A Conversation Between Nathan Hill and Rich Ross 

From Reefs Magazine

For American readers unfamiliar with Nathan Hill, he might considered my analogue in the UK – he is a regular contributor to Practical Fishkeeping where he often tackles hobby issues from the stance of ethical, critical, and consistent thinking, while trying to get the hobby to look at itself in the mirror – he also has a degree in philosophy, which makes him super cool in my book. Nathan and I have been aware of each other for several years, briefly communicating from time to time with notes like, “Great piece, but I think I have a few disagreements – let’s talk,” but we have never found the time to be able to really dig in… until now. I have wanted to revisit morals in the Skeptical Reefkeeping series for some time now, and convinced Nathan to participate in a written discussion with me on a topic of his choosing, which turned out to be, “Is the hobby morally justifiable?” We wrote back and forth to each other in email, and then assembled the discussion below, doing some editing to make things more clear. It is important to point out that this is a conversation, not a debate. The point of a debate is to win, the point of a conversation is to hear each side and shift ones views based on good information presented from a perspective one may not have entertained previously. The point is for all of us to learn and grow together, not to try to ”win.” We hope you enjoy this philosophical conversation, and look forward to any feedback you might have (please post any feedback in this shiny new discussion forum:https://www.reefs.com/forum/skeptical-reefkeeping/ ) 

Most people think this fish is happy because it looks like it is smiling. However, this fish always looks like it is smiling, so how can we possibly tell when it is not happy? Photo by Google Search.
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From ReefsMagazine

By Rich Ross and Dr. Chris Maupin

At MACNA 25 in Denver, the potential for the new ICP-OES aquarium water testing by Triton Lab in Germany made many saltwater hobbyists swoon. The possibility of getting a real good look at what is going on chemically with the water in our glass boxes for an affordable price is incredibly appealing, since traditional ICP-OES testing is expensive and time consuming. In this installment of Skeptical Reefkeeping, we explain how ICP-OES testing works, explore the challenges of testing saltwater with ICP-OES, develop an understanding of the methods used to address those challenges, and discuss the results from the testing of a certified artificial saltwater standard that was sent to Triton Lab. 


A partial look at some of the Triton Lab results taken from the available downloadable PDF. A discussion of the “Triton Method”, the “setpoints” used by Triton Lab, or what levels of which elements require action on the part of the aquarist is beyond the scope of this article.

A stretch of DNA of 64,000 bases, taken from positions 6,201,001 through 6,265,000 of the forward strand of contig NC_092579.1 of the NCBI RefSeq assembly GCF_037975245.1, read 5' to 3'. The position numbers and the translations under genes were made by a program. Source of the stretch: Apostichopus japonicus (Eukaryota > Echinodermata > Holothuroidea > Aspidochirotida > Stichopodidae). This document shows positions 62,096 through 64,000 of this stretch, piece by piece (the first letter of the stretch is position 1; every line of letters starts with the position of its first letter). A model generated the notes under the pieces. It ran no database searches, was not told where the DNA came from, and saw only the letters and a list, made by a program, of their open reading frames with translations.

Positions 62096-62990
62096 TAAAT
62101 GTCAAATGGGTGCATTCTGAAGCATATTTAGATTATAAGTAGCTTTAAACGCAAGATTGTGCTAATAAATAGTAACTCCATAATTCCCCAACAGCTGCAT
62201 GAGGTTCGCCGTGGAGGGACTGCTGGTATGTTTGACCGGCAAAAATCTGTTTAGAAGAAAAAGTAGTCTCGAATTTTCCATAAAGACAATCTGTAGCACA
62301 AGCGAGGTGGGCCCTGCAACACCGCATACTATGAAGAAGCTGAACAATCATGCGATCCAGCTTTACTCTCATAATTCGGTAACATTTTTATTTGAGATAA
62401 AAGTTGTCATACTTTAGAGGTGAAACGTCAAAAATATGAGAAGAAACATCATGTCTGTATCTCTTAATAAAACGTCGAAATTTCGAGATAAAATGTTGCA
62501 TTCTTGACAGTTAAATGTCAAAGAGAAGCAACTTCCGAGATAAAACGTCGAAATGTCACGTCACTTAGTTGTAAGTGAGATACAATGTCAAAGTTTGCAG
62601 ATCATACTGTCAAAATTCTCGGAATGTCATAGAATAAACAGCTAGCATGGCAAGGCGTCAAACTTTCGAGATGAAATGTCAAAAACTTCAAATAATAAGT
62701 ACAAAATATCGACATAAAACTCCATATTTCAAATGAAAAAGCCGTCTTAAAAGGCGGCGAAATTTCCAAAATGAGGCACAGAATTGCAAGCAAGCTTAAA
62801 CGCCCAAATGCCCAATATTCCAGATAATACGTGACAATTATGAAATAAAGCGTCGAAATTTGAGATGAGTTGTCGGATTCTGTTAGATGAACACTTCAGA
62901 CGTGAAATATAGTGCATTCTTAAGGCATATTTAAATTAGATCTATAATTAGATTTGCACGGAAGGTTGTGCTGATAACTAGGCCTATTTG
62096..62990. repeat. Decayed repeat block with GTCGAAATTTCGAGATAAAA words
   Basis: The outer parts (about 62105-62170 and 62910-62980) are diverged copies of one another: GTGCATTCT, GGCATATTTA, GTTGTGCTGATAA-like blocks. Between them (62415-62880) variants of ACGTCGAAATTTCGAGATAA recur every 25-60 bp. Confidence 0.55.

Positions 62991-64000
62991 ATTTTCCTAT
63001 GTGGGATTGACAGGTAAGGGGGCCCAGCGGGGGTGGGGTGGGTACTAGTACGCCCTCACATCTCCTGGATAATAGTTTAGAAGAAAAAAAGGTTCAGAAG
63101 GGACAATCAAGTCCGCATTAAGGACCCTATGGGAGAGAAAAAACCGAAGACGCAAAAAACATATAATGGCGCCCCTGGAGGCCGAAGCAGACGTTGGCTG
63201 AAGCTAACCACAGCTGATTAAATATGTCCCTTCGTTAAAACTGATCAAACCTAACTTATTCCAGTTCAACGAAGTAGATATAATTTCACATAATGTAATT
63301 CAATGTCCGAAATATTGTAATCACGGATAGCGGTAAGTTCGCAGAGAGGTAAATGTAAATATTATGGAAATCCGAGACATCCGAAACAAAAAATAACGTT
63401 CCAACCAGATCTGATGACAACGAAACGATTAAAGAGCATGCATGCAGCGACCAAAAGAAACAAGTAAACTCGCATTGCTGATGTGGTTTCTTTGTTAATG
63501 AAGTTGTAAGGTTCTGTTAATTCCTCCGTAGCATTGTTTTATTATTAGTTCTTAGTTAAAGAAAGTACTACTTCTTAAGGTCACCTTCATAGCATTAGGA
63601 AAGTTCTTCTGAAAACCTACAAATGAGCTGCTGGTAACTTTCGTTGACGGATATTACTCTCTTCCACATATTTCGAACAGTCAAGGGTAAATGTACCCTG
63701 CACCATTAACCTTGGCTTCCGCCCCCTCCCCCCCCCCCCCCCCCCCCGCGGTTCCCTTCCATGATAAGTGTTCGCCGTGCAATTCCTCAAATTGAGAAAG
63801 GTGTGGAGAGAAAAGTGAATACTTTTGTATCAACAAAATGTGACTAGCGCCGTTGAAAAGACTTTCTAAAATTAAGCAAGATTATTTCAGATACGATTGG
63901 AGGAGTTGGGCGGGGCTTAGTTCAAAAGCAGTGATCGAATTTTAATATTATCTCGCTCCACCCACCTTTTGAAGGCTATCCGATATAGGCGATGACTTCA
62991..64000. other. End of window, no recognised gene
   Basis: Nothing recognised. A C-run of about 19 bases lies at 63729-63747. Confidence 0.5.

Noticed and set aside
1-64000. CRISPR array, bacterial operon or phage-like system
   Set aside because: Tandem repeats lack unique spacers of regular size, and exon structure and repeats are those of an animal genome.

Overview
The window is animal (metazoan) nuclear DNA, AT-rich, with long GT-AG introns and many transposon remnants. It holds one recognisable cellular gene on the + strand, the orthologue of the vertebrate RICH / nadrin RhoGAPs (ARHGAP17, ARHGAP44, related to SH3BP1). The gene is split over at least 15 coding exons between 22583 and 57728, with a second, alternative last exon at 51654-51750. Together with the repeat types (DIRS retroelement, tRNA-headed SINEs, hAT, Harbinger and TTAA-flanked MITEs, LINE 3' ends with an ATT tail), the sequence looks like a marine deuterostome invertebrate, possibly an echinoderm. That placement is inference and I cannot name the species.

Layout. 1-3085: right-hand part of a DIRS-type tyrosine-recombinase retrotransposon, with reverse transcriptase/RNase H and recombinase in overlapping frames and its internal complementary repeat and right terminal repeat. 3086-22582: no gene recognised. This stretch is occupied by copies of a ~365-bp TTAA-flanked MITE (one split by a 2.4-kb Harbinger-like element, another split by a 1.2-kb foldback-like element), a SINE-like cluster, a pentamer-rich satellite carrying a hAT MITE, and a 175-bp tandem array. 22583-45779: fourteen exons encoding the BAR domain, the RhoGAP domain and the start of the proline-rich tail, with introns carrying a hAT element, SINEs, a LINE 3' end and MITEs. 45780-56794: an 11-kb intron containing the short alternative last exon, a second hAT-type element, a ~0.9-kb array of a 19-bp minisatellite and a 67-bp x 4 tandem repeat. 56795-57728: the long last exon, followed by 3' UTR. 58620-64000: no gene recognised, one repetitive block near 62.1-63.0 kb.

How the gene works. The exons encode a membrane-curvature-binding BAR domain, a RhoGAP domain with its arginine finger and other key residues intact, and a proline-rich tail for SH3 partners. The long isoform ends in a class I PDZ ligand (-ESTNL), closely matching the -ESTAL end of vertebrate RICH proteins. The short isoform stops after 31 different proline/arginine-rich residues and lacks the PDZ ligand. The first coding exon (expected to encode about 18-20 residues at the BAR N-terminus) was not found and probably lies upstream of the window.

A Brief Reminder to Set the Scene Skepticism is a method, not a position. It can be defined as a method of intellectual caution and suspended judgment. As a Skeptical Reefkeeper, you decide what is best for you, your animals, and your wallet, based upon critical thinking, not just because you heard someone else say it. The goal of this series of articles is not to provide you with reef recipes or to tell you which ideas are flat out wrong or which products really do what they say they do or which claims or which expert to believe. The goal is to help you make those kinds of determinations for yourself, while developing your saltwater expertise in the face of sometimes overwhelming or conflicting advice. Introduction: Why We Don’t all use ICP Testing Already When reefkeepers daydream about water testing, they tend to imagine testing their aquarium water with a university or research institution’s complicated and expensive inductively coupled plasma (ICP) mass spectrometer or optical emission spectrometer, because, when properly calibrated and used, these instruments can produce incredibly accurate and precise results. However, a request to test tank water often is met with the response “Get that the hell out of my lab” from the lab technician, or by a seemingly outrageous price from a commercial lab. Saltwater presents ICP testing with special problems. Most notably, it can be detrimental to the instrument’s components, and the saltwater itself can help produce unreliable results. Compensating for these issues makes the testing expensive and time consuming. Sometimes months are required to get results, and at considerable financial cost: sometimes hundreds if not thousands of dollars per analysis of each individual element. However, Triton Lab is now offering ICP OES testing of 321 elements in a saltwater sample for a reasonable cost and a fast turnaround2 – a service that no other ICP-OES lab seems willing to provide. In the Skeptical Reefkeeping series, we often quote They Might Be Giants – “Are you sure that that thing is true, or did someone just tell it to you”3, and in that spirit we looked at some of the Triton Lab claims and are sharing our results. It is important to note that that being skeptical is not the same as being cynical, and that nothing would please us more than an inexpensive, accurate and precise water test providing values for 32 elements in a single report at a relatively inexpensive cost; however, understanding traditional ICP-OES and the numbers from our experiment tell a more complicated story. How ICP-OES Works In chemistry class, many of us became familiar with a flame test, where you put some stuff in a Bunsen burner and watch what color the flame burns, indicating what elements are in the stuff you burned. Table salt, for example, turns the flame yellow/orange (fun fact – both authors suffer from poor color perception) due to the presence of sodium in the salt. This test is the beginning of many a mad scientist – Muhahaha! Colored flame! An ICP-OES, when distilled to its most bare fundamentals, is a sensitive, quantitative means of performing a flame test. Instead of a natural gas flame in a Bunsen burner, it uses an argon plasma torch to burn the ions and record the colors they produce, and how brightly, which tells us what elements in what amounts, are in the sample. Muhahaha plasma! The ICP in ICP-OES is the inductively coupled plasma, while the OES stands for optical emission spectrometer.  More »